Plant breeding can lead to new varieties that taste great and are easier to grow, giving you choices if you are growing them or getting them from a farmers market or grocery store.
Vegetables are becoming more flavorful and sustainable through plant breeding. Plant breeding is at the core of the seed-to-table movement—using selective breeding to develop plant varieties that possess exceptional culinary properties and the ability to thrive in a sustainable production system.
One plant variety leading the way in this movement is a series of mini-butternut squash developed by a Cornell University researcher, Michael Mazourek. He began the project as part of a $2.5 million Organic Agriculture Research and Extension Initiative (OREI) grant awarded to Oregon State University, which resulted in a national network of organic plant breeders, the Northern Vegetable Improvement Collaborative (NOVIC). The grant is funded by National Institute of Food and Agriculture (NIFA). Read more »
The brown marmorated stink bug, a winged pest from Asia that is eating crops and infesting U.S. homes. U.S. Department of Agriculture (USDA) Agricultural Research Service (ARS) scientists are launching a campaign to ask volunteers to count the number of stink bugs in their homes. USDA-ARS photo by Stephen Ausmus.
Calling all insect enthusiasts and frustrated gardeners! USDA scientists need your help in documenting Brown Marmorated Stink Bugs (BMSB) in your home. Beginning September 15th through October 15th, we’re asking citizens across the Mid-Atlantic region of the United States to record daily counts of this pest on the exterior of their homes, along with their location and the time of each count. While USDA scientists are focusing on the Mid-Atlantic region, any data they can get from other U.S. regions would also be helpful to their research.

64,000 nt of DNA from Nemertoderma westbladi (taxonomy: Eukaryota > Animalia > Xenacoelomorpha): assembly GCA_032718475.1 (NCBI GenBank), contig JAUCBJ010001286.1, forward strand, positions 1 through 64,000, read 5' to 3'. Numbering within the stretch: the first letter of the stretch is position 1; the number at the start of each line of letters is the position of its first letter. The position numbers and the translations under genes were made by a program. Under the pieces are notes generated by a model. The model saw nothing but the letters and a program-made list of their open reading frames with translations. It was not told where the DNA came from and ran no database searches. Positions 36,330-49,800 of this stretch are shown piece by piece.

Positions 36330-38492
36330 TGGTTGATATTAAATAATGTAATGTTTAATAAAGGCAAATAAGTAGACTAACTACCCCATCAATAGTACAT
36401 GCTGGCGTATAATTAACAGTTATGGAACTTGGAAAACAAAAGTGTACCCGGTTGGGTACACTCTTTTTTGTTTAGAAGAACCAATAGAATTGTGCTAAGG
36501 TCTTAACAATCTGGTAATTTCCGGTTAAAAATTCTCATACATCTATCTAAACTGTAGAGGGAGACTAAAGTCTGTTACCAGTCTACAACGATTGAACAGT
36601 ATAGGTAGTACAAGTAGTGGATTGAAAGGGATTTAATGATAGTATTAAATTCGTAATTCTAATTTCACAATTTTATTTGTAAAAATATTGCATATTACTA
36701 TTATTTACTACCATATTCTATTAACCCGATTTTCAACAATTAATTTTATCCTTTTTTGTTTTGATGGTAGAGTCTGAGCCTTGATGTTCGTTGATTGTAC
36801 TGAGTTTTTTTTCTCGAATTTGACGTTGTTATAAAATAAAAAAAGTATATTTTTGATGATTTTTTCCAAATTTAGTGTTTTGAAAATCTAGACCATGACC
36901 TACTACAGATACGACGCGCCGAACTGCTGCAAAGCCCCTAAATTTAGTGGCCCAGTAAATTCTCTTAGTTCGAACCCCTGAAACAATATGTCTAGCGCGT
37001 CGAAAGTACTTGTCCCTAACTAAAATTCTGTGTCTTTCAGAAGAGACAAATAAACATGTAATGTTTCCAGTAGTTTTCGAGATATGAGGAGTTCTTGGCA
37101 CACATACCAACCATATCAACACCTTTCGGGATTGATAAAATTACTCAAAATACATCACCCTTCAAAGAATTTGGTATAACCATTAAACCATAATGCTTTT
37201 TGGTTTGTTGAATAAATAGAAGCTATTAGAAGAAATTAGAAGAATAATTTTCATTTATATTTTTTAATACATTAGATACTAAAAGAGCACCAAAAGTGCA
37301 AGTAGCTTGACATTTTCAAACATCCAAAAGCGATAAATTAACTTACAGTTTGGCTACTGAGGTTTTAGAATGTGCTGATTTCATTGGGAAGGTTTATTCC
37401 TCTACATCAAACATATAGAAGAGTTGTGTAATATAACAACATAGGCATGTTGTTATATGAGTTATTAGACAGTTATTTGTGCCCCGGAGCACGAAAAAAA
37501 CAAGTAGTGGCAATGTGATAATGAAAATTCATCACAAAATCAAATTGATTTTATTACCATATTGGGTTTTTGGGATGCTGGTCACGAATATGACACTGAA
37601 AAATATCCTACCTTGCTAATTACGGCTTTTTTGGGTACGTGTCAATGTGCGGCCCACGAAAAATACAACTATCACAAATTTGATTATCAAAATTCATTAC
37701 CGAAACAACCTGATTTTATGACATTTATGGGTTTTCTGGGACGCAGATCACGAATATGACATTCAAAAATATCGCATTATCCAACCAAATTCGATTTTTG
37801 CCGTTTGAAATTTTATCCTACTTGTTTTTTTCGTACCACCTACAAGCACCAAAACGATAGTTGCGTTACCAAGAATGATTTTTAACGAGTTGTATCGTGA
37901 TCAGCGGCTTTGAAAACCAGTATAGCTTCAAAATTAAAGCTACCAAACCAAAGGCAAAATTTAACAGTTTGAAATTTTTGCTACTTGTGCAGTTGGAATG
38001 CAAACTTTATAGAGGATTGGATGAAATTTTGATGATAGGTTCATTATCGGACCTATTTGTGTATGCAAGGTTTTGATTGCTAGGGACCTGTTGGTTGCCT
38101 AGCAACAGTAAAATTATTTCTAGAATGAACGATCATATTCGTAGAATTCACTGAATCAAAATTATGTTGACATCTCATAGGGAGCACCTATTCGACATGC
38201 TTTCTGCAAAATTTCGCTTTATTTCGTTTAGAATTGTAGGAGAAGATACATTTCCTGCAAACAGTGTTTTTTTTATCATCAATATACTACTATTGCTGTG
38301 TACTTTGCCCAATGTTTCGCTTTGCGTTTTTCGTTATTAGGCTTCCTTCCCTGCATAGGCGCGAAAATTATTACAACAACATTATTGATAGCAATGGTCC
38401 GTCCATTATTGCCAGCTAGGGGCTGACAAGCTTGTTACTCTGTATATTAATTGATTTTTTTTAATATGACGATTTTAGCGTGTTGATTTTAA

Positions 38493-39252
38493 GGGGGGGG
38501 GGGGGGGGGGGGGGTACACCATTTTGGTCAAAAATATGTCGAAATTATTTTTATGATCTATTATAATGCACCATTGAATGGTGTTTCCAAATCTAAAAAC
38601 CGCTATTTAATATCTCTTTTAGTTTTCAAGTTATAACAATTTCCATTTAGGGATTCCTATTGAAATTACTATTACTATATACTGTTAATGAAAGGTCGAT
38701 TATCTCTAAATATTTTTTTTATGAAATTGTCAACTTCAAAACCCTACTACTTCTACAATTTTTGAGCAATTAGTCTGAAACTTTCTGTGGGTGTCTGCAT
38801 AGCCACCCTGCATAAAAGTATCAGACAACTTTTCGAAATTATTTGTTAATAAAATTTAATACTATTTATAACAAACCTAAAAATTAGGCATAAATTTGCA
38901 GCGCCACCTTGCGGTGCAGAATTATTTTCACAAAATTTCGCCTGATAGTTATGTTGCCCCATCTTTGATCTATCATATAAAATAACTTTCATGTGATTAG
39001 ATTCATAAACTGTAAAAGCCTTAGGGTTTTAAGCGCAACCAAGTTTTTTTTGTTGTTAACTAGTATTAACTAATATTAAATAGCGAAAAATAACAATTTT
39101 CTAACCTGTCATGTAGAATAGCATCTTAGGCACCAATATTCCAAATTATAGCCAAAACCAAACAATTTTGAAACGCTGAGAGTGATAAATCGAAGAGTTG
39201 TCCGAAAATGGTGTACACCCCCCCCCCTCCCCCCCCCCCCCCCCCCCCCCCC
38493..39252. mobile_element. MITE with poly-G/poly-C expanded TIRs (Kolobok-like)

The quest to find out just how many stink bugs there are, and how they behave, is the brainchild of a consortium of researchers from USDA, the University of Maryland, Pennsylvania State University, Rutgers University, Virginia Tech, the Northeastern IPM Center, Oregon State University, North Carolina State University, Cornell University, the University of Delaware and Washington State University. This project is represented on the website, “Stop BMSB (www.stopbmsb.org),” which was launched in 2011. Read more »
This post is part of the Science Tuesday feature series on the U.S. Department of Agriculture blog. Check back each week as we showcase stories and news from the agency’s rich science and research portfolio.
Rural America is often portrayed in Hollywood as an idyllic place where kids can run free, ride their bikes and pick fresh food out of gardens. The reality is that rural communities face challenges that are different than those experienced in urban areas – especially challenges that contribute to rising childhood obesity levels among rural youth. Despite a perception of abundant resources, including land for growing food and active recreation, rural children face a lack of access to and availability of fresh and nutritious foods, and the distances between destinations makes it difficult to walk or bike and participate in structured and unstructured physical activity programs. Read more »
Panels of economic experts, elected officials, community leaders and state agencies presented information in conjunction with Farm Service Agency (FSA) and Rural Development (RD) for a jointly hosted USDA Forum on Jobs & Economic Growth on January 21. The forum was held in Albany, a community with a 14 percent unemployment rate, well above the national rate. Read more »